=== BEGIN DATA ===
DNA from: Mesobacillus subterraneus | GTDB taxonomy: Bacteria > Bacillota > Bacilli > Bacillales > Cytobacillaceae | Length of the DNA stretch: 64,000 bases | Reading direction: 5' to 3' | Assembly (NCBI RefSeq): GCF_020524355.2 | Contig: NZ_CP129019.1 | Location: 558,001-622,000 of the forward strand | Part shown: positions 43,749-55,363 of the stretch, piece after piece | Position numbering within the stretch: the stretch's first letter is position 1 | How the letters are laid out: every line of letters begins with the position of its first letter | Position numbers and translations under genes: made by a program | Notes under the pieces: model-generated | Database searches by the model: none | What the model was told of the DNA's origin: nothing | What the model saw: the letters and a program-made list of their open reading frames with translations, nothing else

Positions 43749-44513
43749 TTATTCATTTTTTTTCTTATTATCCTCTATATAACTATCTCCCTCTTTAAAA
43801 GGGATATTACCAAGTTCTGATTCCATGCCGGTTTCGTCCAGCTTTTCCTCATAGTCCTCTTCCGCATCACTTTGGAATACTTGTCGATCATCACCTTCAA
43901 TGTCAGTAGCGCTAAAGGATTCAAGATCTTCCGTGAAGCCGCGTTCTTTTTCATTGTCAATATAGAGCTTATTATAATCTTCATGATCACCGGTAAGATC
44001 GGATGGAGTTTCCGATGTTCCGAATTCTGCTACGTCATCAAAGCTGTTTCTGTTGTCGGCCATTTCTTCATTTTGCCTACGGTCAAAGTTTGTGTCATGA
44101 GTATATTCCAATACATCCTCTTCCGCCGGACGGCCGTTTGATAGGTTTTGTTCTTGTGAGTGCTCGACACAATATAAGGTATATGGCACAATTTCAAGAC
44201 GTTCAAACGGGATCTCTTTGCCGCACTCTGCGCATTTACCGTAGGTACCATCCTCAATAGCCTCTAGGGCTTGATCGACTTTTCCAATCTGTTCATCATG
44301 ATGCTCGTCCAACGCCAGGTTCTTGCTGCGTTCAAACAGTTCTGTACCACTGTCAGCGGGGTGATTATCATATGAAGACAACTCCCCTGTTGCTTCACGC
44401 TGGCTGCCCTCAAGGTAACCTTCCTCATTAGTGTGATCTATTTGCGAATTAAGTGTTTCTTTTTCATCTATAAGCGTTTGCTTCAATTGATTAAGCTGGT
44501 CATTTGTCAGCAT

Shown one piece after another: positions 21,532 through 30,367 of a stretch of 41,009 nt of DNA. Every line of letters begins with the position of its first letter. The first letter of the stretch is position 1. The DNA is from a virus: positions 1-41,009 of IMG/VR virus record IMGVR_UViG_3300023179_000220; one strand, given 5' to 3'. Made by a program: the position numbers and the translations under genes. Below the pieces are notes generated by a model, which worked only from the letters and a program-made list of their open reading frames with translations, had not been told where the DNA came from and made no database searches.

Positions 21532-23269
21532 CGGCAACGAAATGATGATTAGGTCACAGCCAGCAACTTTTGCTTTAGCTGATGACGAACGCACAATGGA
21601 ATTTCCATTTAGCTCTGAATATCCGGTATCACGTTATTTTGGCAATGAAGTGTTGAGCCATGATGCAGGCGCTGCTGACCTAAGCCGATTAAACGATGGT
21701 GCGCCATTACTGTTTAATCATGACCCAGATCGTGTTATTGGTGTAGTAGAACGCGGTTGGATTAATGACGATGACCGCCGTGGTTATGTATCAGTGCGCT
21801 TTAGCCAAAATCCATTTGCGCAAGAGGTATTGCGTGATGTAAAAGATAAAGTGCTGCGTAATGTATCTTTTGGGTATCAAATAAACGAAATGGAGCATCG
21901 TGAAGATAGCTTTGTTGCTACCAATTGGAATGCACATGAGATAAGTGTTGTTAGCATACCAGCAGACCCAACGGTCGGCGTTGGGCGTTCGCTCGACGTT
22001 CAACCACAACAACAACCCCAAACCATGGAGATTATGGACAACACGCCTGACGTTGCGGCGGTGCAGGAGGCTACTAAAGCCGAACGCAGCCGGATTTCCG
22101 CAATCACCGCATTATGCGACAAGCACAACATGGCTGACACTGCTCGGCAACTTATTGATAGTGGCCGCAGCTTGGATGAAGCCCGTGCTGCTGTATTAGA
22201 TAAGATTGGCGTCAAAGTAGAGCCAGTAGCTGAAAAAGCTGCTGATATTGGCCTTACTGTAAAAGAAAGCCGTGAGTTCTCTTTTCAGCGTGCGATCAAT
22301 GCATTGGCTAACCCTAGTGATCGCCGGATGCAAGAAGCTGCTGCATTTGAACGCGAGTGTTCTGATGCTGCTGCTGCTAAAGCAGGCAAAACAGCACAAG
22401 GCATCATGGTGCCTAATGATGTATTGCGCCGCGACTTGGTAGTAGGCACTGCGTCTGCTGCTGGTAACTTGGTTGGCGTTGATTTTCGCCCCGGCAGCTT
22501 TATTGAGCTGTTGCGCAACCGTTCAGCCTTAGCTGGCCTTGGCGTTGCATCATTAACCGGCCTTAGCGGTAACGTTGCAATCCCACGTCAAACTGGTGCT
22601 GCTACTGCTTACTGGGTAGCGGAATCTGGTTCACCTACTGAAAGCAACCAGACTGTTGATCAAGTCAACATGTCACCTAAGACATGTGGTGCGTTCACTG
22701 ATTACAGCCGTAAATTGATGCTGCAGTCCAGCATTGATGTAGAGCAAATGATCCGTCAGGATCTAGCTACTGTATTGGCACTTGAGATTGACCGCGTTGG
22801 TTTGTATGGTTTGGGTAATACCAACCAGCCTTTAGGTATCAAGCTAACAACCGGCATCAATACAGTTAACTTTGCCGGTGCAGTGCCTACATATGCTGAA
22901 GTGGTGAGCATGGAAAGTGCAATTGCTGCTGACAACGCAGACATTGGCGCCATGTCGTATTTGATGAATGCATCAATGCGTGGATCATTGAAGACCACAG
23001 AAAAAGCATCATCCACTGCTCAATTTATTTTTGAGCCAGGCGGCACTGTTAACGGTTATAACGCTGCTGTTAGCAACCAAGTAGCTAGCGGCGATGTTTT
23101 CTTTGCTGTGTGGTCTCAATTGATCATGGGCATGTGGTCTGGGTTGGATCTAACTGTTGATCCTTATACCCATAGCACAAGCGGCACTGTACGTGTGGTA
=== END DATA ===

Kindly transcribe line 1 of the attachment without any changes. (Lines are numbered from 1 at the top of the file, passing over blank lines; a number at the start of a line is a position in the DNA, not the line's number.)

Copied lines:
DNA from: Mesobacillus subterraneus | GTDB taxonomy: Bacteria > Bacillota > Bacilli > Bacillales > Cytobacillaceae | Length of the DNA stretch: 64,000 bases | Reading direction: 5' to 3' | Assembly (NCBI RefSeq): GCF_020524355.2 | Contig: NZ_CP129019.1 | Location: 558,001-622,000 of the forward strand | Part shown: positions 43,749-55,363 of the stretch, piece after piece | Position numbering within the stretch: the stretch's first letter is position 1 | How the letters are laid out: every line of letters begins with the position of its first letter | Position numbers and translations under genes: made by a program | Notes under the pieces: model-generated | Database searches by the model: none | What the model was told of the DNA's origin: nothing | What the model saw: the letters and a program-made list of their open reading frames with translations, nothing else